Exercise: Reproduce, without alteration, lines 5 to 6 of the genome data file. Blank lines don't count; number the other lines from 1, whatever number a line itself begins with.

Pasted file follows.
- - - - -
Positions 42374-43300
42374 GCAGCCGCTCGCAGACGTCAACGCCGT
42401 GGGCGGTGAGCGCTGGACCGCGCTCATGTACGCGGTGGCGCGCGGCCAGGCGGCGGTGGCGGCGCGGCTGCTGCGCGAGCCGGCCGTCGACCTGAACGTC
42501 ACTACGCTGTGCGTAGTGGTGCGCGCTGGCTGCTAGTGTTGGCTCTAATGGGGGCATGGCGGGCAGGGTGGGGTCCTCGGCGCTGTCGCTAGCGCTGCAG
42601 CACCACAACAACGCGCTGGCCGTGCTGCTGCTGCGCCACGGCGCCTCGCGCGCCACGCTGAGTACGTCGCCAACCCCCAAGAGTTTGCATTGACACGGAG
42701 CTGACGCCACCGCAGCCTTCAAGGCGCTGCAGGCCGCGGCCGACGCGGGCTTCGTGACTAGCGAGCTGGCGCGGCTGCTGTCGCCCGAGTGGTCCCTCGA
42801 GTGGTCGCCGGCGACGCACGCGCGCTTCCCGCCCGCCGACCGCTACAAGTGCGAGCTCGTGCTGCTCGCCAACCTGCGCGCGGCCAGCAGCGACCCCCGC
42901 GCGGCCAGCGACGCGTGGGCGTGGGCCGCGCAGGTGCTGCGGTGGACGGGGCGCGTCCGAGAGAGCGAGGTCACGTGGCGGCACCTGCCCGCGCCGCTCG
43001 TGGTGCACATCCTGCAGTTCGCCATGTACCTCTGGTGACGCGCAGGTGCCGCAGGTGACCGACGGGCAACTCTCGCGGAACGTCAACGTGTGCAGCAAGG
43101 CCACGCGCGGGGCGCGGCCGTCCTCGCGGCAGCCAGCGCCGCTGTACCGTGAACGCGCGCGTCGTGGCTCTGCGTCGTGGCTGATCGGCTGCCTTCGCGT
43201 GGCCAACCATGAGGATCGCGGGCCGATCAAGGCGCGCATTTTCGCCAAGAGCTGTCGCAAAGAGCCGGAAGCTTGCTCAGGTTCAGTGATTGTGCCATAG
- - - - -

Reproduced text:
42601 CACCACAACAACGCGCTGGCCGTGCTGCTGCTGCGCCACGGCGCCTCGCGCGCCACGCTGAGTACGTCGCCAACCCCCAAGAGTTTGCATTGACACGGAG
42701 CTGACGCCACCGCAGCCTTCAAGGCGCTGCAGGCCGCGGCCGACGCGGGCTTCGTGACTAGCGAGCTGGCGCGGCTGCTGTCGCCCGAGTGGTCCCTCGA